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To War is Human, To Relinquish Unlikely

The film cache of War World I, World War II, and Vietnam dramatizations are continual fodder for the curious and critic alike. The ancient battles of Europe and Asia have had their turn in front of the camera lens and the recent terrorism and rogue posturing leave no doubt that the theaters will draw revelers back in droves for the foreseeable future. Does the war formula of the past persist in terms of viewer expectation and recent innovation such as night vision? How does the ever changing geopolitical agenda and the socioeconomic appetite influence the confrontational depiction on the silver screen or the plasma screen? Does CGI enhance or devalue the tendency to transcend the dilemma physically, ideological or existentially? Consider the early stop motion techniques of Jason and the Argonauts (skeleton sword attack), War Games (teen hacker), The Hunt for Red October (espionage), or Terminator 2 (apocalyptic dream) for analysis of realism and suspension of disbelief in new battle fronts. Are psychological warfare or cyber-attacks in virtual space the future of wars, drone missions and stealth raids a nascent ploy, or is there still a place for the dog fights and tank ambushes of early combat?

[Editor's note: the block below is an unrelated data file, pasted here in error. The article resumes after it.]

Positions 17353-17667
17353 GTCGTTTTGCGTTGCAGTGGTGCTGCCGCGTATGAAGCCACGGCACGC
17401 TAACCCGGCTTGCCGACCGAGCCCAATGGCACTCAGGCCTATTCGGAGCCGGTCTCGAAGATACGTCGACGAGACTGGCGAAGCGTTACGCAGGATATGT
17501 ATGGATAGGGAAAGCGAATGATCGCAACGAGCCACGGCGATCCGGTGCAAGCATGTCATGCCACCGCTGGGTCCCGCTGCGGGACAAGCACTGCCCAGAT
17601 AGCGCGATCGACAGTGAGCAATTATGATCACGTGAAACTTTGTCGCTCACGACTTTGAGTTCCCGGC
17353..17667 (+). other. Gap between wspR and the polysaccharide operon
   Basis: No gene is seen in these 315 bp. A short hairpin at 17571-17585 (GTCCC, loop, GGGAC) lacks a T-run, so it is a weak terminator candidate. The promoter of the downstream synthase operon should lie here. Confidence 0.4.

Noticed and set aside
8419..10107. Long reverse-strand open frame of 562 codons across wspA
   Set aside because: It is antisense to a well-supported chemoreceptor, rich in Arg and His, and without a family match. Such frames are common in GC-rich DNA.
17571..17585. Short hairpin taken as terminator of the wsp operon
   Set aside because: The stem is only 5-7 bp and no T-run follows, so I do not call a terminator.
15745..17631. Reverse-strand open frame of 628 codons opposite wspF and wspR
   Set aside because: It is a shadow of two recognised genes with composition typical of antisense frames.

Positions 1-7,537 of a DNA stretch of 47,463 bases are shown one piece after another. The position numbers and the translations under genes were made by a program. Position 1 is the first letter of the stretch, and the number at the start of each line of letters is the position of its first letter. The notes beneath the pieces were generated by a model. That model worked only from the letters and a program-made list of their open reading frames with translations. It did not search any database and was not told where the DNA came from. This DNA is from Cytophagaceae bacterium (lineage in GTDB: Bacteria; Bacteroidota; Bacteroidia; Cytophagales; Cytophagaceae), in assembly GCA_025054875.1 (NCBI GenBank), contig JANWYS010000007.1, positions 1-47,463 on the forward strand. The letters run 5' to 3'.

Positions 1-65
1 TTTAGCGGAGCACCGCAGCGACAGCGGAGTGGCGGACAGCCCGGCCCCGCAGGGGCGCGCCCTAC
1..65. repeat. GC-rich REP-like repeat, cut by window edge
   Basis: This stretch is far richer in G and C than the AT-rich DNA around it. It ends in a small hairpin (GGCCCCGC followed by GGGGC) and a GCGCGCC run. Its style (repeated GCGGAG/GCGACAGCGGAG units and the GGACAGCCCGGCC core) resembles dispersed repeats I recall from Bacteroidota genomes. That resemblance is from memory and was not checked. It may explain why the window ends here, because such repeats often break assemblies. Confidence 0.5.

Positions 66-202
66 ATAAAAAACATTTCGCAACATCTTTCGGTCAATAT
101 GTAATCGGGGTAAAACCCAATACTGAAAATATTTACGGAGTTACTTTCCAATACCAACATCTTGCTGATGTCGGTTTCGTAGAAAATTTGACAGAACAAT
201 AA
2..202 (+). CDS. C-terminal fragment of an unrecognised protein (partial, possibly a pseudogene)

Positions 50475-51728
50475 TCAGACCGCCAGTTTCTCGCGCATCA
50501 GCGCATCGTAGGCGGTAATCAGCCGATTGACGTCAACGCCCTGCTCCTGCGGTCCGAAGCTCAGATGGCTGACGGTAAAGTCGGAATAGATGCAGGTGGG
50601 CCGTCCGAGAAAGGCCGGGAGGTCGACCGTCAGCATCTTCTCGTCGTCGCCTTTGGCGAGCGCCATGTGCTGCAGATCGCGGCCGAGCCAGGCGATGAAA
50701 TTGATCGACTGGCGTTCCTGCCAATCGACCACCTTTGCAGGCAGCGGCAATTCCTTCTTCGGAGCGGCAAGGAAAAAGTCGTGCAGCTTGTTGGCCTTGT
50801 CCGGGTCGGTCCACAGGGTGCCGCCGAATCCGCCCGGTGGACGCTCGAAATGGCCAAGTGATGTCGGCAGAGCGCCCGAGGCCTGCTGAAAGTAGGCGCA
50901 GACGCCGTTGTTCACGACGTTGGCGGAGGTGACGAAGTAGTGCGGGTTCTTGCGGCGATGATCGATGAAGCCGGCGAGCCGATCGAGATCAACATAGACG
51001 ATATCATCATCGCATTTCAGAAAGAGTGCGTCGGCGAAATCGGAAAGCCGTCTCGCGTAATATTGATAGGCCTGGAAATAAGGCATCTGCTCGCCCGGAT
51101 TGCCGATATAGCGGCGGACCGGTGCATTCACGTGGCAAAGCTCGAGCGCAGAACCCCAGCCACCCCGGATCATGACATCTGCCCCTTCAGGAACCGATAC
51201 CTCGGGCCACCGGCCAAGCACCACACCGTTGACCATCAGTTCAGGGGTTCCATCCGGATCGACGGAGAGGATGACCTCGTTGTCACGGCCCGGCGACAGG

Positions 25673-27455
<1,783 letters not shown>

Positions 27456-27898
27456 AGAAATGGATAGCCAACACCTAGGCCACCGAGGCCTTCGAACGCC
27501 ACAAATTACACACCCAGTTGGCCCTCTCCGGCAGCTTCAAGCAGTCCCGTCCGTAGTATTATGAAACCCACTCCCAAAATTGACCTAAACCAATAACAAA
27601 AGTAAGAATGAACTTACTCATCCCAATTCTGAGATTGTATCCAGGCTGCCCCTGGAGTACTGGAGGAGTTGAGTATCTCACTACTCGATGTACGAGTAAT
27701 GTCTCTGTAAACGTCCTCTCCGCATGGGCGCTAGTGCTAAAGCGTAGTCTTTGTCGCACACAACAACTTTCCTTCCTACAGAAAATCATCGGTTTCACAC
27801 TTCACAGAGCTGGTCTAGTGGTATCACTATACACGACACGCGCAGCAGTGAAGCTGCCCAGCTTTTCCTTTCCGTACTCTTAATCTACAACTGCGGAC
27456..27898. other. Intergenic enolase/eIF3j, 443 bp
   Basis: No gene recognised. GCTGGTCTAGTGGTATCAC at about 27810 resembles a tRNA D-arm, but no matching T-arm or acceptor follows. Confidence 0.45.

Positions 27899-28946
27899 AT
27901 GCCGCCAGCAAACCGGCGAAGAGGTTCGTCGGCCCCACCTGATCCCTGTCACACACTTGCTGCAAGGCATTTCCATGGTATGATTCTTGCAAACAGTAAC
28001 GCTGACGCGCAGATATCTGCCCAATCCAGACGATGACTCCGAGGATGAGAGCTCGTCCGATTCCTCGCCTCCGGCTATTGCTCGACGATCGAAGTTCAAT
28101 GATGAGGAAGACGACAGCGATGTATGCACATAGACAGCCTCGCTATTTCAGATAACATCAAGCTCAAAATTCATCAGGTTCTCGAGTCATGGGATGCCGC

• Seems as though there are two different things going here: 1) Movies on war, meaning actual wars or probably well-known battles, and; 2) battle scenes associated with fantasy such as as Jason and the Argonauts. These need to be distinguished. – Joseph Cernik 3 weeks ago
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